It doesn’t happen every day of course, but the possibility of such an encounter is always there at Gordo Banks, he says.
Here’s yet another favorite dive site within just a ten-minute boat ride of the Cabo San Lucas marina. The reef at Neptune’s Finger starts at about 15 feet and drops to over 500 feet down a vertical wall. You’ll regularly see turtles and all manner of tropical fish patrolling. But the real spectacle to catch at Neptune’s Finger is down around 100 feet where, when conditions are right, you can see a sandfall (an underwater cascade of flowing sand) sweeping down the wall into the abyss.
“It has to do with surge and swell. But basically, water moving the sand above kicks off an avalanche,” says Clue. Admire it, to be sure, but definitely don’t follow it down too far—the bottom is way down at over 3,000 feet in these parts.
Los Islotes and El Mogote
Sea lions lounge at Isla Espiritu Santo.
The best full-day of diving from La Paz, the capital of Baja California Sur, starts with a snorkel session and takes place during whale shark season, from October to May.
That's when you can motor out just 15 minutes from the docks at The Cortez Club snorkel the shallows off El Mogote peninsula (a long sand bar) with the juvenile whale sharks here to filter feed on rich plankton concentrations during the winter months.
The two dives that follow might be any combination of awesomeness, but usually include a visit to the colony of hundreds of California brown sea lions off Espiritu Santo Island at Los Islotes. You can fin into a narrow sea cave where you might find juvenile sea lions peering down at you from rocks and see scores more, including alpha males turning tricks in the shallows in the open water.
A dive at San Rafaelito—an islet much closer to La Paz and home to more sea lions and beautiful shallow reefs covered with corals—is often on the itinerary for a full day of diving, too.
About eight miles from Los Islotes, off La Paz, El Bajo is another offshore seamount in the Sea of Cortez that’s a magnet for schooling hammerheads, as well as amber jacks and tuna.
Due to currents and the open water conditions of the site, the dive is suitable for divers with Advanced Open Water certification. And what makes the site so exciting, says Curtiss, is that you never know what you might see.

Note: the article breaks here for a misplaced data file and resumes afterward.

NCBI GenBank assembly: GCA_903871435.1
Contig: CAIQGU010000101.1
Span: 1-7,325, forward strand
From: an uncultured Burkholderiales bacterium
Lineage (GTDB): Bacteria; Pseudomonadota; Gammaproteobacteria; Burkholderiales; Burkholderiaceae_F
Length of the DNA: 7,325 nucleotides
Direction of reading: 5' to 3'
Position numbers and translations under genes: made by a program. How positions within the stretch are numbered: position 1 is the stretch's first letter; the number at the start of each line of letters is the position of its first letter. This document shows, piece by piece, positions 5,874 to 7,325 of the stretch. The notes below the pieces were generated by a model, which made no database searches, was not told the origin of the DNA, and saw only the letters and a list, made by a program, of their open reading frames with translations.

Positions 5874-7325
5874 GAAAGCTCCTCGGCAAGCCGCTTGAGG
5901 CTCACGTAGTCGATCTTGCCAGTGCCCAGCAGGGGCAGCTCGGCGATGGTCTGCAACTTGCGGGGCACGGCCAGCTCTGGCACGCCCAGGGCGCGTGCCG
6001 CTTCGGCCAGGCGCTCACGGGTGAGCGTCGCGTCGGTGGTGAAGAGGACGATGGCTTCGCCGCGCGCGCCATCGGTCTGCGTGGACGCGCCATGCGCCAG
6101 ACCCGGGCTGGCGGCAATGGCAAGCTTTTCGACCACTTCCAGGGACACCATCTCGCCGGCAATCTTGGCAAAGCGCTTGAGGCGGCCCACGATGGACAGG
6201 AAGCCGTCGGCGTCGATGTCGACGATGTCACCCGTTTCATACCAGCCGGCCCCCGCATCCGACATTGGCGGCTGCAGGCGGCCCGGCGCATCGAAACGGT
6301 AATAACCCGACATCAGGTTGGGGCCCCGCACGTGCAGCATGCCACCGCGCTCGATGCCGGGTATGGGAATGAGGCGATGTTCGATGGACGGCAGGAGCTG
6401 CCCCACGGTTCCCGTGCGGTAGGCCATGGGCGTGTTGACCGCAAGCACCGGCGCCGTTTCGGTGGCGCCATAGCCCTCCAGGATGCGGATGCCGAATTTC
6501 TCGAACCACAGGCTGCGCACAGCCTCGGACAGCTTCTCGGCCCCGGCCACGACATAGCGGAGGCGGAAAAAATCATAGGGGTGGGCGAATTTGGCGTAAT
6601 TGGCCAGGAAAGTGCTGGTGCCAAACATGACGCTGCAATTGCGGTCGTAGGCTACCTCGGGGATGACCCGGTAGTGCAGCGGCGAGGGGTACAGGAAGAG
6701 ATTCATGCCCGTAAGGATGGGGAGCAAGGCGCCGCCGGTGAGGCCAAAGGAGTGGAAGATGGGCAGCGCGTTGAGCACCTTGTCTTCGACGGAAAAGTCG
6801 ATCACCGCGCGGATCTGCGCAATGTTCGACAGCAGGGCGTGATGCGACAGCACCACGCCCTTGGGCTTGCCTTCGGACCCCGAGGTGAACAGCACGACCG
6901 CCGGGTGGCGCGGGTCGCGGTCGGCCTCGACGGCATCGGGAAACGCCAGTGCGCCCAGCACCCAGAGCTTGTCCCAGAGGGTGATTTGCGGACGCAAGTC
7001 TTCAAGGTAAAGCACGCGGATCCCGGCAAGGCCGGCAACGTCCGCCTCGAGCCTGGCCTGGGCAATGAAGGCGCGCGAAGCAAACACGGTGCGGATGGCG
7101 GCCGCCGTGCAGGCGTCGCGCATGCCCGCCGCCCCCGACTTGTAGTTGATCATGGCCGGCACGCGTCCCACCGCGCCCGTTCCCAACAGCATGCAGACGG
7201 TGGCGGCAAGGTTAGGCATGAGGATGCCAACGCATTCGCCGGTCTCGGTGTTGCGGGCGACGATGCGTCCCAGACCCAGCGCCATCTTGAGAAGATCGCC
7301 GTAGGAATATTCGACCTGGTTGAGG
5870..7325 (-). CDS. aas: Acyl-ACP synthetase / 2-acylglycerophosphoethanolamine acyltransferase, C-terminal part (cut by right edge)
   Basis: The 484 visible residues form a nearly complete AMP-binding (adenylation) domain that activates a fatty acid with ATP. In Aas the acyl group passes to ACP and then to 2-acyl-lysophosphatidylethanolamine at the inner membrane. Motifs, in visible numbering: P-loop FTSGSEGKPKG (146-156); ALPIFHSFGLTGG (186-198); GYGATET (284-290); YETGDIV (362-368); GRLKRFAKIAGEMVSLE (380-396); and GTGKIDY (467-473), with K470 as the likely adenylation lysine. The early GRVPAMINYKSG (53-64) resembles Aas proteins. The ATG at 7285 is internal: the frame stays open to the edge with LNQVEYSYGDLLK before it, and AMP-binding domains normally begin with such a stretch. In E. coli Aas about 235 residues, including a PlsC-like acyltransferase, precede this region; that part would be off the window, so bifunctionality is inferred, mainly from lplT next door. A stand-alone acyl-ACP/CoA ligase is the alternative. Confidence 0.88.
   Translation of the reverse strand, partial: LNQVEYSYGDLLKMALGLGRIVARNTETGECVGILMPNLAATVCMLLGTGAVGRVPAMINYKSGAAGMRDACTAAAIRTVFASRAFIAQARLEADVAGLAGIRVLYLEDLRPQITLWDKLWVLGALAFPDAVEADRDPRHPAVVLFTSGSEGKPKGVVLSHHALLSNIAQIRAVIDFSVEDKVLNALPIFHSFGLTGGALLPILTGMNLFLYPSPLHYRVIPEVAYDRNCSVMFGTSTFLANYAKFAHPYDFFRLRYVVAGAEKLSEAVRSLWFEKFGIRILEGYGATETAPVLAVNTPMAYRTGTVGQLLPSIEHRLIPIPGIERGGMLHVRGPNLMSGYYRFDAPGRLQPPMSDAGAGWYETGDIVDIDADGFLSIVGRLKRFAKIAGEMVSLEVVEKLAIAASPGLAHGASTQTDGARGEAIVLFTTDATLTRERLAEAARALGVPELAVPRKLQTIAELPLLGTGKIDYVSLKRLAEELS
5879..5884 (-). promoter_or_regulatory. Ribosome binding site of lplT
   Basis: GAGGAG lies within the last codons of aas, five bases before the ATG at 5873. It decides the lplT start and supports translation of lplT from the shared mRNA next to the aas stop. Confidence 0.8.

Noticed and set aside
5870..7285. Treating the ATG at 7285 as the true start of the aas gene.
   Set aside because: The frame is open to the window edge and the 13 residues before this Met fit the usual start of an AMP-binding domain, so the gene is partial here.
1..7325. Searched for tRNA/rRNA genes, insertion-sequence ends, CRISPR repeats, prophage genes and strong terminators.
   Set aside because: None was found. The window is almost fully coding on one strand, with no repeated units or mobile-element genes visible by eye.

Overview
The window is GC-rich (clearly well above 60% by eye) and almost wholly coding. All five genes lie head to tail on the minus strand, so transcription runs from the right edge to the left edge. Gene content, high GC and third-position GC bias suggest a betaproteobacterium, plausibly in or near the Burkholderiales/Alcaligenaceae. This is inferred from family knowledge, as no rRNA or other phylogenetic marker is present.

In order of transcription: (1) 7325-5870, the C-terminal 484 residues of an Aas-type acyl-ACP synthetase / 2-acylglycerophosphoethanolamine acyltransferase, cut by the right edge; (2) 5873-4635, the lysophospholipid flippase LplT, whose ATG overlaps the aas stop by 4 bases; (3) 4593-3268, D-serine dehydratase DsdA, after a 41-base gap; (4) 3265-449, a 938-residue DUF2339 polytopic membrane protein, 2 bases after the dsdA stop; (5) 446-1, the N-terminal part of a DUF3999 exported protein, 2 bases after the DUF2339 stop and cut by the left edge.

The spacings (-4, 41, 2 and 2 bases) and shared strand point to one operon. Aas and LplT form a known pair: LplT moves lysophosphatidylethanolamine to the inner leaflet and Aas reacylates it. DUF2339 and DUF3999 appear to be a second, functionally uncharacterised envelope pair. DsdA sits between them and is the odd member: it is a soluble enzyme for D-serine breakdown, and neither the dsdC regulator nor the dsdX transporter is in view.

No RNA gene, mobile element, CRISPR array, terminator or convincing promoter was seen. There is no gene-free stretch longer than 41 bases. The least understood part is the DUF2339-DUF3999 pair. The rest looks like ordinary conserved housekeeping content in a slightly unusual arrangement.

“The mystical seamounts of El Bajo seem to attract giants from the deep such as schooling hammerheads, silky sharks and whale sharks,” he says. “That makes each dive there so unpredictable—and so memorable, too.”
Nick Polanszky/Cortez Club
A giant Pacific manta ray soars past a diver at La Reina.
Off the northern tip of Cerralvo Island, the dive site called La Reina is a good place to see giant Pacific manta rays, which recently returned to the small islet after a hiatus of more than 15 years. The mantas may be using the area as a cleaning station — they're principally seen here between the months of June to October, but the site is beautiful to dive year round.
You’ll dive in search of them in waters about 80 feet deep off the small islet north of Cerralvo, where the reef is covered with gorgonians and brain corals and zebra and jeweled morays can often be seen peeking from crevices.
The mantas "glide gracefully around the small island,” says James Curtiss of The Cortez Club, which runs regular trips from La Paz to dive La Reina. All divers have to do is relax near the bottom and watch the show.
You don’t have to be an advanced diver to go down on the wreck of La Salvatierra, a hunk of rusting metal about 60 feet deep that has amassed all manner of marine life since being submerged since 1976. The wreck’s propellers are exposed and you can see the trucks—many with tires still inflated—that were the ship’s cargo.
It’s a good place to see large grouper and a resident sea turtle Curtiss once freed from being entangled by a fishing line, he says.
A humpback whale breaches in the waters of Loreto.
A beautiful desert drive with views of mountains that descend nearly to the sea brings you four hours north of La Paz to the quiet Loreto. Boat rides of an hour or less from the town marina bring you to several great dive sites protected by islands and the calm waters within the Loreto Bay National Marine Park.
The best dive is at the pinnacles of Piedra Blanca. It’s usually dived as a drift and brings you along a wall sliced with large fissures and teeming all over with tropical fish—trigger fish, angel fish, sergeant majors and much more. Look for black coral in the deeper sections and purple gorgonians waving all over the place, too, as you float along a veritable conveyor belt of marine life.